Geraldine Ryan said...

What gets me is those retired men you get in M&S food stores. They stand in the middle of the aisle while their wives pack the trolley. Or the women put the trolleys sideways so you can't get past. Grrrr! They may have all day but I haven't!

Gillian McDade said...

I really enjoyed your blog Becky. I can really identify with the waiting, although 99 per cent of my subs, once posted, seem to simply disappear into time...
And if you're an impatient walker, go to New York...I can't keep up with them, and I'm a speed walker.

Caroline R said...

Great post, Becky - I really identify too. My book is out in 3 months and I'm constantly refreshing my email thinking "Someone - ANYONE - just email me about something - ANYTHING - to do with it!"

ireneintheworld said...

why wait when you can write? great post. x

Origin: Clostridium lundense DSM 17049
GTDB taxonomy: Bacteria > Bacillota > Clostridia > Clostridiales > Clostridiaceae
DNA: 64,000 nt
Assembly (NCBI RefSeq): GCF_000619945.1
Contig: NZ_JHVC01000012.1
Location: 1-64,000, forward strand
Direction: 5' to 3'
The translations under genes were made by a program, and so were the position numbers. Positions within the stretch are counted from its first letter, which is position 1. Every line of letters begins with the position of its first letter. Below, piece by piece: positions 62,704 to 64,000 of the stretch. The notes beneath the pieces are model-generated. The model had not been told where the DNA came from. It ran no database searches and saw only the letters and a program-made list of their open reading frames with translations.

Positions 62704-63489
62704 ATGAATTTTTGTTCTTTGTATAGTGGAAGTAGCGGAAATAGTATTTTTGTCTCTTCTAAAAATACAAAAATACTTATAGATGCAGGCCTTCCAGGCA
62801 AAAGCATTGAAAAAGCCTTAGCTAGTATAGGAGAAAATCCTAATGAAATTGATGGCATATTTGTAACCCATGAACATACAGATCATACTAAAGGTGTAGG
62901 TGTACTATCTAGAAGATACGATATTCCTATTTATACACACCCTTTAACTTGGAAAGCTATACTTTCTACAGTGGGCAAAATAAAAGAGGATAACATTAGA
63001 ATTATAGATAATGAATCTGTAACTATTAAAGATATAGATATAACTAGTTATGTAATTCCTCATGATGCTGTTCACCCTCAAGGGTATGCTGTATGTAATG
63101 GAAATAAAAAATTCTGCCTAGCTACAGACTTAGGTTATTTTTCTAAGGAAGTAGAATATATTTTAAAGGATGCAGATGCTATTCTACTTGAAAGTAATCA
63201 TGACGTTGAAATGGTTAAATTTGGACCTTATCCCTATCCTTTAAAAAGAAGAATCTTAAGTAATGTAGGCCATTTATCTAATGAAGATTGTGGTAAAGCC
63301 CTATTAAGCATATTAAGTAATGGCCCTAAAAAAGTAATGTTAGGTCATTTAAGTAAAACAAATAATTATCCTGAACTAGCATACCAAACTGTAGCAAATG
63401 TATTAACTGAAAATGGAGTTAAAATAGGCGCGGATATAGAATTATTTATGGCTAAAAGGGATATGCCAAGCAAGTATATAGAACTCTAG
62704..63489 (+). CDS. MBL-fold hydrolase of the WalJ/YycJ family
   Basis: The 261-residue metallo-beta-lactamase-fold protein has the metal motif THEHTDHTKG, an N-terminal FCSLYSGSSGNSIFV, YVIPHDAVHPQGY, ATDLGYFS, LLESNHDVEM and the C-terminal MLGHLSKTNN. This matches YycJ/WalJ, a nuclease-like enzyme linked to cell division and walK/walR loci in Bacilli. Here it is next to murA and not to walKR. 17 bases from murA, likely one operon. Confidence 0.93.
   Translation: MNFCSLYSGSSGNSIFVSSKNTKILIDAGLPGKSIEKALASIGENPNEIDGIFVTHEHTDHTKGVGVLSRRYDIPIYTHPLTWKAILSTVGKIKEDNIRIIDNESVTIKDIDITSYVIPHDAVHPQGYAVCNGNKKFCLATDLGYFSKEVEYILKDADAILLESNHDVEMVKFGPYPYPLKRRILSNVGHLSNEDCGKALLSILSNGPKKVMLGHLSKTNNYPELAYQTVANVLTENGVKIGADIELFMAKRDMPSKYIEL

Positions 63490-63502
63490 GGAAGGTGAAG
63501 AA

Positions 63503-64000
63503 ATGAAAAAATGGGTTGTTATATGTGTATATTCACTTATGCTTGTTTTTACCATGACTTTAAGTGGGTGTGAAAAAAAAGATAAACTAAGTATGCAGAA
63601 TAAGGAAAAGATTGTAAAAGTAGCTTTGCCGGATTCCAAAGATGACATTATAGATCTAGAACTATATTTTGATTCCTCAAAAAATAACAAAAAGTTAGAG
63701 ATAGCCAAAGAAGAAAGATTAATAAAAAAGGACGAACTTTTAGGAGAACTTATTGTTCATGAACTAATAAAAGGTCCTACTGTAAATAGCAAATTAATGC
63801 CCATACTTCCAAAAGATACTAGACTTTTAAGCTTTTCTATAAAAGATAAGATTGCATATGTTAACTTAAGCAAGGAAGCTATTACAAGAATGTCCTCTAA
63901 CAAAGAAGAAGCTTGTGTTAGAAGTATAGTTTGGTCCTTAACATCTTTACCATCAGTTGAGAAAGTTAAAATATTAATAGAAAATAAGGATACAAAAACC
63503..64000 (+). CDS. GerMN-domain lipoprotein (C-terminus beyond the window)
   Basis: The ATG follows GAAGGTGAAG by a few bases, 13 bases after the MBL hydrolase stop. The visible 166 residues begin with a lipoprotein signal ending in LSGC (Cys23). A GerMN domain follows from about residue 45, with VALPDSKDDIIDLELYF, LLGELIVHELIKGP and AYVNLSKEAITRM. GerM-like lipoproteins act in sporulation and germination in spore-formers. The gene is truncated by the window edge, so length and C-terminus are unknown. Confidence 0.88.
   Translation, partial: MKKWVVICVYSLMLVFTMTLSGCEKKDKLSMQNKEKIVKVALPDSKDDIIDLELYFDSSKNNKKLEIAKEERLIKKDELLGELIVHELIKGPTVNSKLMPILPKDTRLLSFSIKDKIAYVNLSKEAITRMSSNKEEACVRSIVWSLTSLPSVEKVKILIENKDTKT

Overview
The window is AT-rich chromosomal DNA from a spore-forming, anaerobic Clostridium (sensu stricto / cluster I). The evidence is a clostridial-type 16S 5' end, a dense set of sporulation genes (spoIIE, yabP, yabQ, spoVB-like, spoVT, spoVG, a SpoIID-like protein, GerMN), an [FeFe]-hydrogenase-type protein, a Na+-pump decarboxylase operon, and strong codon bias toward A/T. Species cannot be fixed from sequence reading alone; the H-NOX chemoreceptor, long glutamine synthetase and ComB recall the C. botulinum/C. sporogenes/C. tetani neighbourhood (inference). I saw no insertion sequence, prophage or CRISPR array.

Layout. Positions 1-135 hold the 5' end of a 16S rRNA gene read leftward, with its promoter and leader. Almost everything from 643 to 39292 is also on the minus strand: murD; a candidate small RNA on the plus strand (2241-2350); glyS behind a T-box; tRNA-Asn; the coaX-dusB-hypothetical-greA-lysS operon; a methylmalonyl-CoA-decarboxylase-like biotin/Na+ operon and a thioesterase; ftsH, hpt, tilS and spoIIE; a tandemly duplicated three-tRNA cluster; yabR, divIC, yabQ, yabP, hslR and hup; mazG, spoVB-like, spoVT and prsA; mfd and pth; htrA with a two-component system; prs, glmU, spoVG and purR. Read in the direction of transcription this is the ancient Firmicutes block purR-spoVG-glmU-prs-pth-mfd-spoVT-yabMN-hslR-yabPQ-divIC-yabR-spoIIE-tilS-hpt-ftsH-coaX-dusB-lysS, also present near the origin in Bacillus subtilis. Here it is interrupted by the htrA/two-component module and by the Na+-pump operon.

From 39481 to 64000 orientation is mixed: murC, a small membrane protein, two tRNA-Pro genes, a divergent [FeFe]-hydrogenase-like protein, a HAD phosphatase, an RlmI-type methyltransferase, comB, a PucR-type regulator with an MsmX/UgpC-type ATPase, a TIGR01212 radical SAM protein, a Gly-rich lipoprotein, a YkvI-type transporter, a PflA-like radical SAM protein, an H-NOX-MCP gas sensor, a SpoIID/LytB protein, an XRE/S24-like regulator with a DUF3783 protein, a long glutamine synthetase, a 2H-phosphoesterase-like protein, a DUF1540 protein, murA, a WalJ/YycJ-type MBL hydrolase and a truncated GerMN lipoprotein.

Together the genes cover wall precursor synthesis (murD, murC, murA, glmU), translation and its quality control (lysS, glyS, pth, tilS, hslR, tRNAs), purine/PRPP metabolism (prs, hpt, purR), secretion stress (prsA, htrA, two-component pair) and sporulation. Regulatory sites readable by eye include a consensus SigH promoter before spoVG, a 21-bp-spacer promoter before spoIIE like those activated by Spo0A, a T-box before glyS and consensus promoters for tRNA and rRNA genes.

womagwriter said...

While you wait, write the next one! Or invent one of those plug-things they have in the Matrix, so you can download future novels direct from your brain to the computer. Both would be a good use of time.

BeckyC said...

Thanks! Totally agree about getting on with the next thing...the only problem then is that you end up losing interest in the first one and have to fake enthusiasm!

BeckyC said...

p.s. Gillian, meant to say, I have never been to NY but that sounds like an excellent reason to visit!

Jean said...

Oh yes, how I can identify. My publisher (I did manage to get one eventually) took nine months before ringing to accept my ms. I'm now counting the weeks (five) to publication day. It's all wait, wait, wait, in the writing game.

BeckyC said...

Nine months?! God, that must have been excruciating. Glad you got there in the end!

duckling said...

Brilliant post Becky - I totally identify with everything you've said. I'm in the middle of finishing off my first draft and it feels like it's been taking me forever! But of course, it's 90,000 words, which is a heck of a lot when you think about it! I remember my uni essays of 3000 words taking me three weeks to write.